ASUS Eee Pad Slider: Review


review You know what bores us to tears? “New” Android tablets that look almost exactly like the old ones. Enough already! Thankfully, this has never been a problem with Asus tablets, and the Eee Pad Slider follows on from the successful Eee Pad Transformer by offering something a little different.

It’s the first post-iPad tablet we’ve seen that has a built-in keyboard, letting you move from touching to typing just by pushing the screen up. It’s a cool trick that sets the Eee Pad Slider apart from the crowd of 10″ tablets, but does it add enough utility to make the extra bulk worthwhile? Read on to find out.

Asus seems to have settled on brown as its colour of choice for tablets. The Eee Pad Slider has a chocolate brown rear and keyboard, similar to the hue found on the Eee Pad Transformer (but without the metallic sheen), with silver highlights and a glossy black bezel, all of which amounts to quite a stylish appearance.

The five-row keyboard slides out from behind, pushing the screen up at a fixed 45-degree angle. The layout is cramped, as you’d expect, but we were able to build up a decent touch-typing speed with practice. The keyboard does a remarkably good job at balancing out the weight of the screen (unlike the Eee Pad Transformer, which was top-heavy), letting you use the Eee Pad Slider in a variety of positions without it tipping over – a versatility that’s helped along by the IPS display technology that offers 178-degree viewing angles.

Naturally, the built-in keyboard adds extra thickness and weight to the package. The Eee Pad Slider weighs in at a hefty 960g, which is almost as heavy as a netbook or ultraportable laptop, and the 17.3mm thickness is more than twice that of the iPad 2. The extra weight makes a difference when you’re using the Eee Pad Slider in slate form – holding it with one hand for longer than a few minutes isn’t really sustainable.

At least the thicker profile allows room for more interfaces, all of which are located on the keyboard half. There’s a microSD slot on the left next to the reset, volume and power buttons, a full-sized USB port and headphone jack on the right, and a mini-HDMI port and the proprietary charge/sync connector.

It may have a different form factor, but the Eee Pad Slider is functionally identical to Asus’ first Android tablet, the Eee Pad Transformer, in almost every regard. Both have a 10.1″ LED-backlit 1280 x 800 touchscreen with Gorilla Glass and IPS, a 1GHz Nvidia Tegra 2 processor with 1GB of RAM, 16GB or 32GB of flash storage, 802.11n Wi-Fi and front and rear cameras. The only real difference is battery life, with the Transformer lasting an hour and a half longer at 9.5 hours – and this is without the keyboard dock attached, which boosts the Transformers total to an impressive 16 hours altogether.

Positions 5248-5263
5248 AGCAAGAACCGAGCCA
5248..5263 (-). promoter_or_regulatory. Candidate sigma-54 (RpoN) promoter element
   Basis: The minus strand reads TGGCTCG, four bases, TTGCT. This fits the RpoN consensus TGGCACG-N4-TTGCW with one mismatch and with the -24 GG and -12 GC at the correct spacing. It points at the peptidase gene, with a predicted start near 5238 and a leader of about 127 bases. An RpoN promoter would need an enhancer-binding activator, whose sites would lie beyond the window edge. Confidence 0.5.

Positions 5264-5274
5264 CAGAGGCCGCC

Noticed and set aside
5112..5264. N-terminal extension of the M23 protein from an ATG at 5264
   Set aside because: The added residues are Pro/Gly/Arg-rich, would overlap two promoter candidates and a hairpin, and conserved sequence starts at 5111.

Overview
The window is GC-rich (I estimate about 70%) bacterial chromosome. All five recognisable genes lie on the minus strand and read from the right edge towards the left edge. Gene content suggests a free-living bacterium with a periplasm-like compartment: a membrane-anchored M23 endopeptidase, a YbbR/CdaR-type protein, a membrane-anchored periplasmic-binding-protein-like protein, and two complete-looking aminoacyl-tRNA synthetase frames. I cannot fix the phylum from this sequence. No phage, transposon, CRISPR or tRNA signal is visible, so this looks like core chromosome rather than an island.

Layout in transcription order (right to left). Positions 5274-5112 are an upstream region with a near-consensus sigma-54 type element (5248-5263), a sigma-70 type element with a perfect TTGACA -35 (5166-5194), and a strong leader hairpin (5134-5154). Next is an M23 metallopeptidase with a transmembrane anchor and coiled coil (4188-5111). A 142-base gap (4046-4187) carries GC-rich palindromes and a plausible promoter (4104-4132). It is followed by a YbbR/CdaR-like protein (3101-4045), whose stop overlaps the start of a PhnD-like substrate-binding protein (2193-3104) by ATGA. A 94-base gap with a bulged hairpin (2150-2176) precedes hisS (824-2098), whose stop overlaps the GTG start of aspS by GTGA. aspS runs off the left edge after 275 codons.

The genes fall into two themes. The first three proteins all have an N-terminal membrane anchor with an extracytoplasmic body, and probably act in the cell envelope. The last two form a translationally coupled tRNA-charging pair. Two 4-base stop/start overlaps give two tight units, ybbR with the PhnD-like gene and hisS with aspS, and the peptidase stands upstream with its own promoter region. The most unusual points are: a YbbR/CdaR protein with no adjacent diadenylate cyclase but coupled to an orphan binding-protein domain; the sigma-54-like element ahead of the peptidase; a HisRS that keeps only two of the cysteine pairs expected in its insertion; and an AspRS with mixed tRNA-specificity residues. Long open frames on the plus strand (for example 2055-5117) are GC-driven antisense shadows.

The Eee Pad Slider runs Android 3.1 out of the box, but a system update brings this up to the latest 3.2.1 version. Asus has put a lot of effort into making its tablet experience unique, and it does improve Honeycomb’s otherwise homely appearance. Asus’ ‘WaveShare UI’ brings attractive custom layouts and widgets to the homescreen, along with skinned buttons on the bottom bar, and there are preloaded apps for DLNA streaming, cloud storage (it comes with one year of unlimited storage through Asus) and document editing.

With the Transformer, Asus consistently outdid its rivals at providing swift over-the-air software updates, and we’re expecting the same level of support for the Slider. Considering this seems to be a pain point with every other Android tablet, it’s a big tick in Asus’ favour. Asus has already announced that it will be providing updates to the Android 4.0 operating system (nicknamed ‘Ice Cream Sandwich’) for both the Transformer and the Slider.

There’s a small lag when switching between apps and opening messages in the Gmail app, but for everything else, the Eee Pad Slider is quite snappy.

The browsing experience could do with a bit of improvement, though. With our usual ‘real-world’ browser test of loading the SMH website, the Eee Pad Slider completely rendered the page in 15.5 seconds, versus 9 seconds on the iPad 2. The long time gap seems to be down to the manner in which the Slider loads webpages, caching most of it in the background before it presents the page. The iPad – and most other browsers – loads the page top-down, letting you start browsing almost instantly. Panning through the page is quick once the page has fully loaded, but pinching to zoom in and out of the page isn’t very smooth. The Android browser also loads the mobile versions of websites (where available) rather than the desktop layout, and there’s no easy way to force it to display desktop formatting by default.